A voice actress can perform in many roles, including providing narratives in commercials or playing characters in animated films or video games. While there is no mandatory education standard, many voice actresses have acting training and stage experience.
A voice actress lends her voice to animated TV shows or movies, dubbed films, commercials, documentaries or video games. While formal education isn't necessary, many voice actresses have had training and experience as stage actors. Courses in voice acting are offered at a number of schools that have performing arts programs.
|Required Education||No educational requirements for this career|
|Projected Job Growth*||10% between 2014 and 2024 (all actors)|
|Median Wage (2015)*||$18.80 per hour (all actors)|
Source: *U.S. Bureau of Labor Statistics
Job Description for a Voice Actress
Voice actresses can perform in a variety of projects, from completing voice-overs for commercials and movie trailers to portraying various animated characters. Depending on the project, a voice actor might work alone or with a group. Most of the work is done in a recording studio, with the voice actress reading lines in a recording booth while a sound engineer observes from the control room.
Voice actors are self-employed and typically have an erratic work schedule. They may experience times when there is a lot of work available, as well as times when they have few projects. Jobs for voice actresses can be long term, such as providing the voice for the main character in an animated series, or they may be very brief.
Voice Actress Duties
Good voice actresses are able to speak in multiple tones of voice and with various accents. The ability to speak clearly and with a pleasing voice is essential. Unlike stage, television and movie actors, voice actors typically don't receive scripts in advance to allow them to rehearse and memorize their lines. Yet despite the lack of rehearsal time, voice actresses must be able to read from scripts in a natural, conversational way.
Voice actresses also are responsible for maintaining their voices. Many do vocal exercises. Frequent practice, particularly with new tones and accents, prevents voice actresses from straining their vocal cords.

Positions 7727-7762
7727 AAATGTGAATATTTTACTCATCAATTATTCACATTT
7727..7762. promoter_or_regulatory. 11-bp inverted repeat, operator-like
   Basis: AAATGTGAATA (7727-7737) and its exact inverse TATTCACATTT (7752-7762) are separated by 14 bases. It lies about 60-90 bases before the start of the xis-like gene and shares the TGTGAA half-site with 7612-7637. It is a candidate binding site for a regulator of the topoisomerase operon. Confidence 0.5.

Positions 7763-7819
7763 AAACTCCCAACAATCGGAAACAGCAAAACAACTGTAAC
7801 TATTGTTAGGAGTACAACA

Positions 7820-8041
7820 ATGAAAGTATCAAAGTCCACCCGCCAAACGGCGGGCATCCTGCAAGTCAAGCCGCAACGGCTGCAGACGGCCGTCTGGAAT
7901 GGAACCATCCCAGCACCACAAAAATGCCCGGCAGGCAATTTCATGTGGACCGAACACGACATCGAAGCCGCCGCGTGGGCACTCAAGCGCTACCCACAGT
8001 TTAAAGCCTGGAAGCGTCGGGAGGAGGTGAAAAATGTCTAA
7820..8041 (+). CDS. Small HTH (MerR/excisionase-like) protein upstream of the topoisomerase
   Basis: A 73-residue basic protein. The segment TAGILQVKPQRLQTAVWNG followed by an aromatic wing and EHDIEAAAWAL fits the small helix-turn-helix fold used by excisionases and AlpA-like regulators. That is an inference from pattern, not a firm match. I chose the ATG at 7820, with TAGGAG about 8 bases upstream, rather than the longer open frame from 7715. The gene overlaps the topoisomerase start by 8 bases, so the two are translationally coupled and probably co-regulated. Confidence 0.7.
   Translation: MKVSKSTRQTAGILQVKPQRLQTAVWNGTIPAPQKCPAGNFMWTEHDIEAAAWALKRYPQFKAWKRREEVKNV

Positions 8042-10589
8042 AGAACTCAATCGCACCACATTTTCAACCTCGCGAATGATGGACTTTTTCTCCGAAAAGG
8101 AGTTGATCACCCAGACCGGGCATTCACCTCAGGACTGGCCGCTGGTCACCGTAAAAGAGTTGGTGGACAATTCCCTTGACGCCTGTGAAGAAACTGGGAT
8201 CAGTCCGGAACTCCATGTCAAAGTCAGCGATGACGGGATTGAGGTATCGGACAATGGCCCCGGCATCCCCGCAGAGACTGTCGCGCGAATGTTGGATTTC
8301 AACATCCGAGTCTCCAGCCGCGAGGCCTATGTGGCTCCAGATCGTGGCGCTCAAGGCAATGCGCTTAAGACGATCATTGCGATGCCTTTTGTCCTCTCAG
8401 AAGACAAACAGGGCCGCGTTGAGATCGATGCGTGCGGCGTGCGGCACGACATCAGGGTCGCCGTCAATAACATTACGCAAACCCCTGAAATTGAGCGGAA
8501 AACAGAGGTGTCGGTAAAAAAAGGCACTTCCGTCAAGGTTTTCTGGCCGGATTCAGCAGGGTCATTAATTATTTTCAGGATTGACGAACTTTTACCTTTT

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Requirements for Becoming a Voice Actress
Aspiring vocal actresses must make a habit of sending demo tapes to directors and frequently attend auditions. The field is very competitive, so voice actresses must be outgoing and network in order to find jobs.
There are no educational requirements to become a voice actor, but many schools that offer performing arts programs have courses in voice acting. Some of these are standalone, non-credit courses or workshops that can be taken for personal enrichment or professional development. Others are incorporated into degree programs in acting. Basic courses focus on performing voice-over work for a variety of mediums, and students typically practice reading scripts and receive feedback from industry professionals.
Career Outlook for a Voice Actress
The U.S. Bureau of Labor Statistics reported that employment of actors and actresses was predicted to grow 10% from 2014-2024, which was more than the average for other jobs. All types of acting positions generally come with extreme competition. The median hourly wage for actors was $18.80 in May 2015. However, wages vary widely; the top-paid twenty five percent of actors made $48.79 or more per hour, while the bottom-earning ten percent of workers earned $9.27 or less per hour.
Pay and opportunities vary widely for voice actresses, although the field is projected to grow in the next ten years for all types of actors and actresses. Competition is fierce, and some education or professional development courses can help a voice actress build her skill set.